The Marriage of Manners in Jane Austen’s Sense and Sensibility
- Carolyn Kuykendall, Director of Honors, Professor of English, Mt. San Antonio College
- Dr. Betsy McCormick, Professor of English, Mt. San Antonio College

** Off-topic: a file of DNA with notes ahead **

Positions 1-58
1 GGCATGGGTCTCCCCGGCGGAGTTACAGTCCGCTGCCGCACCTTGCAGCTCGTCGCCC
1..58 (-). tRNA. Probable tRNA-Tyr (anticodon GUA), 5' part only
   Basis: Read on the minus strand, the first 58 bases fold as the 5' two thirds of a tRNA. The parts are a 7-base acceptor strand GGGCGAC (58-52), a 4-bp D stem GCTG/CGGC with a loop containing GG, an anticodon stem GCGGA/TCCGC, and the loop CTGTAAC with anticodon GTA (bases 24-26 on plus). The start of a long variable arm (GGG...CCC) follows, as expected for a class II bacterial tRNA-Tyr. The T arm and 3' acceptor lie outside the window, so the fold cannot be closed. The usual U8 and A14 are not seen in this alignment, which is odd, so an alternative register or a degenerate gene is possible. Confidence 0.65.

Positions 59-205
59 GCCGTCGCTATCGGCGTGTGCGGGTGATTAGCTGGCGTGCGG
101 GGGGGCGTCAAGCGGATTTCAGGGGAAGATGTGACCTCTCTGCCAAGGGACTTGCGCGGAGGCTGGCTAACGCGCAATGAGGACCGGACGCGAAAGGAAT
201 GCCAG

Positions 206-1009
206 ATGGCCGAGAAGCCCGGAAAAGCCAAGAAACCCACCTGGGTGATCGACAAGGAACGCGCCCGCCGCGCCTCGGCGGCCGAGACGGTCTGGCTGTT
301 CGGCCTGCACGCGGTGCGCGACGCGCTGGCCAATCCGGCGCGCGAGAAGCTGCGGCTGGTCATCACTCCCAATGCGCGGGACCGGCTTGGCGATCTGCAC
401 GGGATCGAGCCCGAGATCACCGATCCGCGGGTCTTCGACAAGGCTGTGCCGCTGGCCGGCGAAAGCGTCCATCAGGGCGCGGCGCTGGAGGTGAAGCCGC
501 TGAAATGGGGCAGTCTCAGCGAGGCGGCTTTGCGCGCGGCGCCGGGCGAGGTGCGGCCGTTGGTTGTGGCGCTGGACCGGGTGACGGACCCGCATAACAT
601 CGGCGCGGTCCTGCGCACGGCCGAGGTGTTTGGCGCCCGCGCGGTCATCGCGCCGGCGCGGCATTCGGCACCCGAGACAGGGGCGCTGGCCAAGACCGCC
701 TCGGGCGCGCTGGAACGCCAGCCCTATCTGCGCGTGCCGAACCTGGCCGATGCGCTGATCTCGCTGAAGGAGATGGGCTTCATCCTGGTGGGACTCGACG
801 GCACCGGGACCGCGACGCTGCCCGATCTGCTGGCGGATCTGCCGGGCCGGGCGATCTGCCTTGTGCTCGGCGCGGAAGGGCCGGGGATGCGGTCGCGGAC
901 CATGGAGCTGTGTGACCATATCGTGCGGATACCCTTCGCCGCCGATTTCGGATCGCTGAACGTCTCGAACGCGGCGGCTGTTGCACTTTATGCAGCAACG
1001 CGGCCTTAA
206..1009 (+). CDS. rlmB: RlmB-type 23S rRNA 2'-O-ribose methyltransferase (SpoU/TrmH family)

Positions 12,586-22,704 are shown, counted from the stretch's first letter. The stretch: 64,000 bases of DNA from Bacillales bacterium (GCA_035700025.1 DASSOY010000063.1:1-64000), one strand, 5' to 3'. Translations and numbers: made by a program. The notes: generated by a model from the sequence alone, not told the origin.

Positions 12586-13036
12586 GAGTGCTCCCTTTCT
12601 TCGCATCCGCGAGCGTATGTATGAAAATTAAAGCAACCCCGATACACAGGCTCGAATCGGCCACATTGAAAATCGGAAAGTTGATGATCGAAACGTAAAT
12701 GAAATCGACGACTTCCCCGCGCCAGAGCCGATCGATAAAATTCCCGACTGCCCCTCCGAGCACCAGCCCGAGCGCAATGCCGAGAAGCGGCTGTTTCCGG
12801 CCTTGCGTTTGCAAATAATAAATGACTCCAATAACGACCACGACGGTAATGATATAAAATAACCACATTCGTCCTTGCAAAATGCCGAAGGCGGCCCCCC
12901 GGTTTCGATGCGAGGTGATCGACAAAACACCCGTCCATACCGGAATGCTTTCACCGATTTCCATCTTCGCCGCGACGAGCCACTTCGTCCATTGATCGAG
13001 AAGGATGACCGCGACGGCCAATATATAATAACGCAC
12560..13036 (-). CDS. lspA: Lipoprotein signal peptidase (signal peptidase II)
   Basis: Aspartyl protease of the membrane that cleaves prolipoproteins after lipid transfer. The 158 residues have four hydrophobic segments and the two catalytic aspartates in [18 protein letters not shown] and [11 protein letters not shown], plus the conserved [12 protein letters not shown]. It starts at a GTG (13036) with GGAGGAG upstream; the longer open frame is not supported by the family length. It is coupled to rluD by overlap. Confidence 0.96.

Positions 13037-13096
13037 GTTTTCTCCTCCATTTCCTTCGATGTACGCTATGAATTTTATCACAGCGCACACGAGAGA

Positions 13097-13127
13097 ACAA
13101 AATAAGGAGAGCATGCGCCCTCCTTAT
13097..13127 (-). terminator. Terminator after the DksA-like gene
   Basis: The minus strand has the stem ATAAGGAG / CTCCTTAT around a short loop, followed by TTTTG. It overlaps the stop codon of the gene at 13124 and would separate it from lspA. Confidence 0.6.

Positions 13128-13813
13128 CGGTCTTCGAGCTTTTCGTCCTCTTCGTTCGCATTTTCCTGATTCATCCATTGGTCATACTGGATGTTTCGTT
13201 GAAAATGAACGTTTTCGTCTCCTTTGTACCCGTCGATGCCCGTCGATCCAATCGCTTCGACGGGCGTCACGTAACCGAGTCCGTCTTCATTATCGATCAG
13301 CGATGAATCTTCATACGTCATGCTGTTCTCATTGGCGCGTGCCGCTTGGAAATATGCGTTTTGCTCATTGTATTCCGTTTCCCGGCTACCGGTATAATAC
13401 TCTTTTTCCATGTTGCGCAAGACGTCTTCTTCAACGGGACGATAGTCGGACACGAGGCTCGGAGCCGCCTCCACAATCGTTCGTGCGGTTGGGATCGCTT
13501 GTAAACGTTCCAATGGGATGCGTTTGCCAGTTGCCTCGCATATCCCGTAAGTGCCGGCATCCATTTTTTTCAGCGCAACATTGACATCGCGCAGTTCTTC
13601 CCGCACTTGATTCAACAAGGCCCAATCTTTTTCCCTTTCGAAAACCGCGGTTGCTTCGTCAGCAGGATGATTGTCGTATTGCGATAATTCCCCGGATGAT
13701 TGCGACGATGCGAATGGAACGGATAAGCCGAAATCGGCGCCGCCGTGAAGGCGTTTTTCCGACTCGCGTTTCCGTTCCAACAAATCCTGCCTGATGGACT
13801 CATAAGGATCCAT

The conflict of the eighteenth century's decorum with the emerging rebelliousness of the romantic period in literature reveals itself in several interesting and surprising ways in a seemingly innocuous novel that, at first glance, appears to be a romantic comedy known as Sense and Sensibility, Jane Austen’s first published novel. While Elinor and Marianne Dashwood have completely opposite dispositions, Jane Austen seems to be arguing in Sense and Sensibility that a balance between the ideals of both sense and sensibility is essential to living a happy, content life. After a close reading and thorough analysis of the text, the character behavior of the Dashwood sisters is broken down to further understand the importance of balance by examining both sides of their dispositions. During analysis it is discovered that Elinor, the sister who represents “sense” is just as emotional as her sister, Marianne. And Marianne, who represents “sensibility," has just as much good sense as her sister. Further analysis shows that through heartbreak and struggle, by the conclusion of the novel, the two sisters learn to appreciate each other’s character flaws and strengths.